By MADOLINE MARKHAM
Five years ago Verna Gates had a vision to get families in Alabama to hike together. What came of this small dream is thousands of people unlocking the key to explore the state and its natural beauty.
Today her grassroots organization, Fresh Air Family, runs more than 400 free activities a year, including 15 day camps as well as afterschool and home school programs. They partner with organizations in Homewood and thoughout Alabama to host outdoor educational programs.
“We are not a group geared toward hikers; we are geared toward families,” Gates said. “We make everything easy for you and your family by planning details. It’s a no worries way to get outdoors and do interesting things.”
Did you know Alabama’s Bear Creek is home to the Dismal Lights, a phenomena where insect larva glow in the dark that occurs here and in New Zealand? What about that you can visit Union Chapel Mine, a world-class fossil site in Jasper, to find fossils that predate dinosaurs? Or explore Tumbling Rock Cave, a space in Scottsboro that stays at 60 degrees year round? Fresh Air hosts excursions to all these places.
“Alabama is a miraculous place,” Gates said. “With its five geologic regions and one of the top five states in biodiversity, we take the beauty for granted.”
Many of their events include an education component led by expert naturologists or college professors, including Samford professors Ellen McLaughlin, Kristen Backagaurd, Larry Davenport and retired professor Mike Howell.
They also host events at Birmingham Botanical Gardens like a weekly Hikes for Tikes walk for toddlers. At Gross Out Camp at the gardens, older kids learn about creeks, snakes, bald eagles, and more. “It’s science, but we don’t tell the kids that,” Gates said. “We guarantee sending home dirty, tired children.”
“The great outdoors is a truly native habitat of children,” Gates said. “But they will never love what they never see, and more and more children are inside and don’t have creek beds to roam. We need to reverse this trend and get families to spend time together.”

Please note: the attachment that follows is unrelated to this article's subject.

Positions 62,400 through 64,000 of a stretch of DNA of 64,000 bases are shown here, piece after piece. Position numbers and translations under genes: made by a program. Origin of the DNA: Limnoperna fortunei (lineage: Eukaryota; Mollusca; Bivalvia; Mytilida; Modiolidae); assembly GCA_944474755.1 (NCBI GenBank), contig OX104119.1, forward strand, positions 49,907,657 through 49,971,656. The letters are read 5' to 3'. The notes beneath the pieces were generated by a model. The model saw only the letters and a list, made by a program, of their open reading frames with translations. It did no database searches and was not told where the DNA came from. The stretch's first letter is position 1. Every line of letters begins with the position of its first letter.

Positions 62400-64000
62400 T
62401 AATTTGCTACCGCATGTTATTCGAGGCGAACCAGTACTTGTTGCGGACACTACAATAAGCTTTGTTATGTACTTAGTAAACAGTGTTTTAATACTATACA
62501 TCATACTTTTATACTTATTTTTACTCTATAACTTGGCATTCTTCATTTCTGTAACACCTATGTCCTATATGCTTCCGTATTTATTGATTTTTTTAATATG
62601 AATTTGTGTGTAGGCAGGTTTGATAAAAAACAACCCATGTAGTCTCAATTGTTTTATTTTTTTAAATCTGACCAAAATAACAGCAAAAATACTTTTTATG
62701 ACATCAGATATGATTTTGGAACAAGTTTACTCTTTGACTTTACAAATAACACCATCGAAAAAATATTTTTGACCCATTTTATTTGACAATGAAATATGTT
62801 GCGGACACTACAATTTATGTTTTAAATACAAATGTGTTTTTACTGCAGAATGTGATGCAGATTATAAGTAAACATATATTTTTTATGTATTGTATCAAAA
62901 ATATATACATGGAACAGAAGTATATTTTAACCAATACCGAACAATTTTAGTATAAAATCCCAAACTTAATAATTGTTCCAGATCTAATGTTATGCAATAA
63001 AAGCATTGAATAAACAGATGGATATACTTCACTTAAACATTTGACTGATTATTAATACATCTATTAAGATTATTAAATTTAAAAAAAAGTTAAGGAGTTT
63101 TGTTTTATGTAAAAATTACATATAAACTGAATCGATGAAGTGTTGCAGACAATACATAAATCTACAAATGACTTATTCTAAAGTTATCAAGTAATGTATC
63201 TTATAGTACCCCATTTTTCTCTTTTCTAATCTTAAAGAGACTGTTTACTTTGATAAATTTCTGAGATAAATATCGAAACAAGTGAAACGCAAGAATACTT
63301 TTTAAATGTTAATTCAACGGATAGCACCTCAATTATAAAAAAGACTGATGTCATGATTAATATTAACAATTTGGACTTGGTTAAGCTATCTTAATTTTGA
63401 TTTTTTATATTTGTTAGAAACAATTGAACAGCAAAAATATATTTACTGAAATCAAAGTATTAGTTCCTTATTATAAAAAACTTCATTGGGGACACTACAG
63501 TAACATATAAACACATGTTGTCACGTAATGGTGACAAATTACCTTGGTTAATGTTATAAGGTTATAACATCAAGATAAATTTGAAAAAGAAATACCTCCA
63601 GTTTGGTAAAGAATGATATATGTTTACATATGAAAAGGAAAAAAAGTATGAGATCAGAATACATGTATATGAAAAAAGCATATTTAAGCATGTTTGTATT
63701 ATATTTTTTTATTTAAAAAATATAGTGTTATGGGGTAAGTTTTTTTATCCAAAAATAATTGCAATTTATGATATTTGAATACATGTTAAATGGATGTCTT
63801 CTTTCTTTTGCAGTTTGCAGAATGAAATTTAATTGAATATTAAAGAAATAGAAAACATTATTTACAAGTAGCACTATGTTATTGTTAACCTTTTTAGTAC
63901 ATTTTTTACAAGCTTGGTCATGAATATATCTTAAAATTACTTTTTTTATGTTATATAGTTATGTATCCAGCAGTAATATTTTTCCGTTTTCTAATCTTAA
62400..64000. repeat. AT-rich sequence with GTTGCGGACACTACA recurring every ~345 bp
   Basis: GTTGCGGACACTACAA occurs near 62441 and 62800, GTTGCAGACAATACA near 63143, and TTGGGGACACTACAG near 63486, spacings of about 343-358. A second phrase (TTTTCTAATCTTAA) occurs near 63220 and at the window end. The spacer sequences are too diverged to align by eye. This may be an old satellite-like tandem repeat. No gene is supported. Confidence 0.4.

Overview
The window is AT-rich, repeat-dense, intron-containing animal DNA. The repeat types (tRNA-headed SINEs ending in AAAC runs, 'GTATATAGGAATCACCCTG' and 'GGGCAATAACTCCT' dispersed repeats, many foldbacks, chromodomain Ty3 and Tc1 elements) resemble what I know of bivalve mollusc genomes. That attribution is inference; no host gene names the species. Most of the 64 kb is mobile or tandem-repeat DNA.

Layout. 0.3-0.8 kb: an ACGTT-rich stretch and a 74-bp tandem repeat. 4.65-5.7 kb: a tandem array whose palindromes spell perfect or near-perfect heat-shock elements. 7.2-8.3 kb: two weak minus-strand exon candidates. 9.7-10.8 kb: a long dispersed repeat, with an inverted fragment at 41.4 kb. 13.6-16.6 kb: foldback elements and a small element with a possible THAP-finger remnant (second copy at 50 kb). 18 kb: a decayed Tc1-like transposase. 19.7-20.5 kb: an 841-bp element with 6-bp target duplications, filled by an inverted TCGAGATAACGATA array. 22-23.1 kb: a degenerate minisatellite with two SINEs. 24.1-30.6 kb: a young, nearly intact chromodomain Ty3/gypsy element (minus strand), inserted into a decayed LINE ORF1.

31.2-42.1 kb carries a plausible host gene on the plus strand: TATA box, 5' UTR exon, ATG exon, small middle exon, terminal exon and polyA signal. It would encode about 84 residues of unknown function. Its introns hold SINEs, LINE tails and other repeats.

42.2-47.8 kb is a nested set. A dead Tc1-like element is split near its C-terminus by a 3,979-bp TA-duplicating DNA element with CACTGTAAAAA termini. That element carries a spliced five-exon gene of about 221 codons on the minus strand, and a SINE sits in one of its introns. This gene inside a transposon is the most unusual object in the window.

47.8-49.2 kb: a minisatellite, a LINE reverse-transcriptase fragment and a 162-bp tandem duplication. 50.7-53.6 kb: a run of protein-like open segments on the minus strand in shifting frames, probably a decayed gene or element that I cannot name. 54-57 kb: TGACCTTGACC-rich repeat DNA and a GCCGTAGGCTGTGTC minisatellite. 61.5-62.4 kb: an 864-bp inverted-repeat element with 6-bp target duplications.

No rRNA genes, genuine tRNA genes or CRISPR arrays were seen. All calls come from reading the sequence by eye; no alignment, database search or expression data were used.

Gates notes that research shows that children who do not spend time outside have low self-esteem. “Biology is learned outside playing in the creek finding salamanders,” she said. “It’s the beginnings of analytical thinking and basis for what you do later in life.“
Gates recalls life-changing story after story from participants in both the Over-the-Mountain area and inner city Birmingham. One hyperactive middle schooler had her medication go down 40 percent after going on Fresh Air excursions for several weekends. A young man is now pursuing a PhD. in plant science because he spent two hours on a Fresh Air field trip while attending Miles College.“Before I met Miss Verna, I didn’t know my destiny,” he tells people.
People of all ages are welcome to all events, and they host some singles-only events, like a float on the Cahaba River scheduled for June 18. “We’re all family in a bigger sense,” Waites said.
Get involved with Fresh Air Family in Homewood
On Sunday, June 19, Gates will host an evening walk along the Shades Creek Greenway. An expert in wildflowers, Gates will introduce the various wildflowers on the trail as well as talk about the ecosystem of Shades Creek and the importance of greenways in urban spaces. The hike will begin at the trailhead at Lakeshore and Green Springs at 6 p.m. Bring shoes you don’t mind getting wet and dirty, sunscreen, bug spray and water. The event is free, but they encourage registering online.
Every Thursday you can support Fresh Air Family’s free events by eating lunch or dinner at Nabeel’s Café, 1706 Oxmoor Road. Tell the cashier you are there for Fresh Air Family, and they will donate 10 percent of your bill.
For more information on Fresh Air Family events and to register, visit freshairfamily.com and find them on Facebook and Twitter.